I was contacted by Mango Math, a K-5 math games company, to do a review on their 5th grade fun kid math games. The 2 games I received, Sugar Height and Cash Machine are from their 5th grade math crate.

## Mango Math: Sugar Height

The Mango Math game, Sugar Height comes with an instruction card, the activity board, centimeter cubes (yellow and brown), and a red die.

The objective: Measure volume by counting unit cubes using cubic cm. Relate volume to the operations of multiplication and addition and solve real world problems. Determine the volume of the different candy boxes.

The game takes approximately 15 minutes.

How the game is played: the kids determine the length and height of each candy box but they need to roll a die to produce the number for the height.

This was a very fun game!

As you can see from the image above, I used the yellow and brown cubes to record the height and width of the candy box "Mini Mints". You can also see everything that I received for the game, except that there was a medium bag filled with the cubes.

## Mango Math: Cash Machine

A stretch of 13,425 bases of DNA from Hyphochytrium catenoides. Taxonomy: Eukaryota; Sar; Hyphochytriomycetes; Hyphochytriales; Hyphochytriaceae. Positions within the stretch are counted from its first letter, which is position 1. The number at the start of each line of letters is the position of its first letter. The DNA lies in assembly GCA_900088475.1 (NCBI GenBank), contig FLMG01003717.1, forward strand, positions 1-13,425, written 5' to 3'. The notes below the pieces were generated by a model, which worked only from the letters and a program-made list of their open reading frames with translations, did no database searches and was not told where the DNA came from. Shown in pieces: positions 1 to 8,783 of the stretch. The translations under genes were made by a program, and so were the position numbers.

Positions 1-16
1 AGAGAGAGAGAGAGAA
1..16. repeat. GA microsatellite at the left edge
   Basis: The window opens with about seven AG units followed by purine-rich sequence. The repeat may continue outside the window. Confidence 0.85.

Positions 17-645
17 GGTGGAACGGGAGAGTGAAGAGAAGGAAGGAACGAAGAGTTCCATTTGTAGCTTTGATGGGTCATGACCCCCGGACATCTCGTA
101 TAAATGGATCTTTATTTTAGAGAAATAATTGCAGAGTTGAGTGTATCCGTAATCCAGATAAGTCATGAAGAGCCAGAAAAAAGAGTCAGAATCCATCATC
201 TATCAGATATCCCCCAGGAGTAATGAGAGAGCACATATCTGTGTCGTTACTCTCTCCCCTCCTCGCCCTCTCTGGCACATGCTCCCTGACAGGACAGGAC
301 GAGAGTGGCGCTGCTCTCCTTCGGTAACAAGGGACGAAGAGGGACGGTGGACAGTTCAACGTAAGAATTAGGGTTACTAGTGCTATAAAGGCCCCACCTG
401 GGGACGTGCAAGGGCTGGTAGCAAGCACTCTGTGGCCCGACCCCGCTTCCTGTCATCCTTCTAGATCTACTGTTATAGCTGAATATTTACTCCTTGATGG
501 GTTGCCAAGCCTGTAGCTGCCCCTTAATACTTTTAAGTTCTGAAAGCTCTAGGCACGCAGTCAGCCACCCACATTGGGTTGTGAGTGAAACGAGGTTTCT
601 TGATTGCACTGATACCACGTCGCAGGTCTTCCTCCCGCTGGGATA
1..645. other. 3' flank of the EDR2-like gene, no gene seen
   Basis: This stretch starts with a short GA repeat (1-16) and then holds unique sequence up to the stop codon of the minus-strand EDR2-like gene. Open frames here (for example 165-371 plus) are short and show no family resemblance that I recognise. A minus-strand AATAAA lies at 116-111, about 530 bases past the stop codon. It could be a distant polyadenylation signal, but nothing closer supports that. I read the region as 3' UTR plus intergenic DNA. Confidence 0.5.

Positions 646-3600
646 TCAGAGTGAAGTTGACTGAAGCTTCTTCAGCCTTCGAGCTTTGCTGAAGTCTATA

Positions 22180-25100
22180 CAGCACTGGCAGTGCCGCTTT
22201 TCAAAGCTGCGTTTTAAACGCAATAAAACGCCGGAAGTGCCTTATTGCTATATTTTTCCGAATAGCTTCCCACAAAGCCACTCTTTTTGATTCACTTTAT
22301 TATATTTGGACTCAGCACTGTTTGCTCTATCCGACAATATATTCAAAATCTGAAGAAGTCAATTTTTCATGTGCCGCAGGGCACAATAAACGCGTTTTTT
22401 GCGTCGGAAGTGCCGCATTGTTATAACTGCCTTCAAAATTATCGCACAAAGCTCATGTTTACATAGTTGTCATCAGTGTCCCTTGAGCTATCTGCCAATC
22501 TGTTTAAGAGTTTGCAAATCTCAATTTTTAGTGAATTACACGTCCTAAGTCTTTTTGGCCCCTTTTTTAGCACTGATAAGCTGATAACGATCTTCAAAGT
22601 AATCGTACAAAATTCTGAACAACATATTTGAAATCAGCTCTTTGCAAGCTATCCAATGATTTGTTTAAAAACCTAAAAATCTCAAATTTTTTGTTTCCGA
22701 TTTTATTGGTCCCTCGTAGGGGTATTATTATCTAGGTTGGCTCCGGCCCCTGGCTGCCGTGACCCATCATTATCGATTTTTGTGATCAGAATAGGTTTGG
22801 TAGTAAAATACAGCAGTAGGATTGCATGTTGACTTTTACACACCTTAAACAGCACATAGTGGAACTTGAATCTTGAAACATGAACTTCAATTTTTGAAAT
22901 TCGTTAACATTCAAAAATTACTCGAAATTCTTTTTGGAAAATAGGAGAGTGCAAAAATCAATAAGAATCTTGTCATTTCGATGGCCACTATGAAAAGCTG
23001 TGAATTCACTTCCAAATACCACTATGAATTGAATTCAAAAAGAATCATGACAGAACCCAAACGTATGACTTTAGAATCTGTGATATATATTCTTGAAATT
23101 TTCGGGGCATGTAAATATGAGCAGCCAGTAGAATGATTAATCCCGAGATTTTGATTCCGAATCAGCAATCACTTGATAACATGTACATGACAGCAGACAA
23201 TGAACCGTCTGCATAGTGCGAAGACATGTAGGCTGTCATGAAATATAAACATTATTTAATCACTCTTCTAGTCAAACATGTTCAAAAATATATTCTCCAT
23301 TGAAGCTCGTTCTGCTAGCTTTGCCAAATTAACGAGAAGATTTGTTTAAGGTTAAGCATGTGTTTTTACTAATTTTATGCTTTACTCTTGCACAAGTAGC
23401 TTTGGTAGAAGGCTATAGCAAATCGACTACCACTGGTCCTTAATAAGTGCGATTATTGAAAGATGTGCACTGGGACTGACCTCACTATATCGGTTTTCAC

The Mango Math game, Cash machine comes with an instructions card, a dry erase game board with dry erase marker and cloth, math game cards, and a money bag containing quarters, ones, fives, tens, twenties, fifties, and hundreds. That is everything that I received in the image above.

The objective: Generate numerical patterns using two given rules. Identify relationships between terms.

The game takes approximately 15 minutes.

How the game is played: the kids give the money to the banker who will exchange it for a new amount o money. The "secret exchange rate" math cards have two different levels of play; (a) which is the easy and (b) which is more difficult. The kids determine what "exchange rate" or "function" the banker is using. The banker writes the "in" and "out" amounts on the game board.

I tried to play with Austin who's in the 5th grade but apparently his class hasn't learned exchange rates. So then I asked Cameron and he knew exactly how to play. If you look at the image above, (a) says n x 7, so if I'm the banker and Cameron gives me 3 ones, I will give him $21 back. Since n becomes 3, so then it reads 3 x 7, which equals 21.

This is also a great money teaching tool, as they get older they need to learn how to count coins and know how to give change back.